Where is your company on the cybersecurity journey?

Diego Samuel Espitia    5 May, 2022
Woman working on a computer. Photo: Unsplash

Although the cybersecurity path is not linear and each company has its own characteristics, experience has allowed us to classify companies into five levels of cybersecurity evolution.

The existence of these levels does not imply that all companies must reach the maximum (this depends a lot on the characteristics and size of the organisations), but they must reach an optimal level that reduces the probability of an incident.

In this article, we try to provide companies with a tool to identify where they are, what the challenges are and what they need to do to raise the level of evolution. The aim is to enable them to create their improvement action plan. It is not a definitive guide, but a useful aid to simplify some of the steps indicated by norms or standards without much context.

We will analyse each level in detail, taking into account the network security posture, device security, services and file management.


This kind of organisation makes information management decisions based on recommendations or best practices in the market. They usually see the acquisition of cybersecurity equipment as an expense or a compliance with an industry standard.

This means that the acquisition of cybersecurity elements is not coherent and is done with the sole objective of having minimal control or compliance. On the other hand, there is no security or information management policy that employees or third parties must comply with, therefore exposing their own and their clients’ information.

  • The corporate network usually has perimeter protection systems and browsing controls. This is managed by IT staff, meeting business rather than cybersecurity requirements. No segmentation or device access controls.
  • Remote access to equipment on the network is enabled with the sole control of a username and password, usually shared by several workers, to connect to internal equipment or services from home.
  • The organisation’s computers often have a non-enterprise anti-virus system, which cannot be monitored or controlled from a central system.
  • Operating systems are often not managed for proper updates or configurations, so it is common for computers to coexist with malicious software, undetected.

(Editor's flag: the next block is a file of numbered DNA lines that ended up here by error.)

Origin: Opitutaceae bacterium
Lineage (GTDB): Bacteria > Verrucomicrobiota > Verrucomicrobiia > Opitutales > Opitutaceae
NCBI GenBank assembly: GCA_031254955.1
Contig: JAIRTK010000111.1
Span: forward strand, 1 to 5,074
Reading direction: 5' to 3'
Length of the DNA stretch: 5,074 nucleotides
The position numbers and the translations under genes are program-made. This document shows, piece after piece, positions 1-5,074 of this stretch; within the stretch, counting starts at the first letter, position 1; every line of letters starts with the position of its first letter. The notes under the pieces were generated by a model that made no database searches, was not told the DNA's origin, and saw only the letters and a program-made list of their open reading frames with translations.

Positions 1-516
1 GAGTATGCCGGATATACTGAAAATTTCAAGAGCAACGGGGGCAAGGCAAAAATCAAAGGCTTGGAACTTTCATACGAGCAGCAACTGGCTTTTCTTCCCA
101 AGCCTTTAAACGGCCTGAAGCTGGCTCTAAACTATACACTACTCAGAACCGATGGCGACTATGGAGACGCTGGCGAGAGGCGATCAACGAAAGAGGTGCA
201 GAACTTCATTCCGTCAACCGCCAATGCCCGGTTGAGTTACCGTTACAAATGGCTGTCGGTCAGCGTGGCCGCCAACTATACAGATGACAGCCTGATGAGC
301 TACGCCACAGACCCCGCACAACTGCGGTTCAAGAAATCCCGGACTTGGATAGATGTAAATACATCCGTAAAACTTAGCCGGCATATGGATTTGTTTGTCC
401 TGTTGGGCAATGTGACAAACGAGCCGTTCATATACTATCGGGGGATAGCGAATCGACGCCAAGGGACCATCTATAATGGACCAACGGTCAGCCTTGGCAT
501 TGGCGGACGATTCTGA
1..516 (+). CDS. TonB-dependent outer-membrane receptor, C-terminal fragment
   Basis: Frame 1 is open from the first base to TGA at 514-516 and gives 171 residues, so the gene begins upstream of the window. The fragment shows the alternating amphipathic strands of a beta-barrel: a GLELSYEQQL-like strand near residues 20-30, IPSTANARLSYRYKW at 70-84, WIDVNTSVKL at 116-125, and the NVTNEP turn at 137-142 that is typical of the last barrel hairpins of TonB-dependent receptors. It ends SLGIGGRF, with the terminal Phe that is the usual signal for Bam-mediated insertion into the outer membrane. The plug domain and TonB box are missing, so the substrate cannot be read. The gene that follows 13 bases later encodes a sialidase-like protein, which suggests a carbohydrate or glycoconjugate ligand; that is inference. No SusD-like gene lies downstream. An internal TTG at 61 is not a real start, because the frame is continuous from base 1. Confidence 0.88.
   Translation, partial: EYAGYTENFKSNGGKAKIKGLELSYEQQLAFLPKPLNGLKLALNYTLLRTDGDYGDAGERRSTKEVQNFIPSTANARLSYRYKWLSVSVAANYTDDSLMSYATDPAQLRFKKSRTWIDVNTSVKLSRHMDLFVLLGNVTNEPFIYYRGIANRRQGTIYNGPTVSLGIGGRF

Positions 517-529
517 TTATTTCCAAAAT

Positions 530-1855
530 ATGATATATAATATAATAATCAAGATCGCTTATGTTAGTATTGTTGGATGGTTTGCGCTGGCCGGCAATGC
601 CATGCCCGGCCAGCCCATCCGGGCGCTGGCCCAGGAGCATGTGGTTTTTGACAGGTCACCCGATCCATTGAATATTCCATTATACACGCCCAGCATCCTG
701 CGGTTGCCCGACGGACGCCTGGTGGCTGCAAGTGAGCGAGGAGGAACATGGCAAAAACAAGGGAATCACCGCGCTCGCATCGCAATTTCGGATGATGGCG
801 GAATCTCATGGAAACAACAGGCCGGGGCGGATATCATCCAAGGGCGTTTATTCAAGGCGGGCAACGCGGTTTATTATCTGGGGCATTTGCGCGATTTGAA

• Information in these organisations is not controlled or classified, so any user on the network can access all information without restriction. Managers often generate uncontrolled copies of information and work is not done in teams or with traceability over access to data but is handled independently on users’ devices.
  • Cloud storage systems do not have access control systems enabled, nor are they encrypted. They are often used connected as an additional directory to the users’ operating system, so the main function is as a backup of information.


This kind of organisations start the process of integrating information security in the organisational areas of the company, understanding that in today’s world everything depends on the management of information and therefore cybersecurity is essential for the growth of the company.

The main characteristic of these organisations is that they have a security operations centre (SOC) service, either externally or internally. Allowing correlation and threat detection to be done reactively in the network and based on detection configurations.

  • Such organisations have many cloud services and multiple security devices in the network that send events to the operations centre for threat detection. In some of these cases, the threats that are monitored and alerted originate from external networks, but rarely are internal threats monitored with equal rigour.
  • Security management is usually the responsibility of the technology area, where network administration teams and core security teams are in place to take reactive action on SOC notifications.
  • Users have VPN access for remote connections, controlled through centralised identification systems such as the active directory and monitored from the SOC. However, the networks are not segmented and VPN connections have the same privileges and access as the organisation’s network.
  • User devices are managed from a central administration, which deploys control policies and access permissions, based on user classification, but there are usually local administrators on the machines and administrative users for management or network management.
  • Personal devices are allowed to be connected to the corporate network, allowing possible access by malicious software or the extraction of sensitive information. Given the lack of file controls, this is one of the main causes of information leakage.
  • Non-enterprise backup systems, such as external drives or shared folders in the cloud, have no guarantee of data recovery and are susceptible to data hijacking attacks.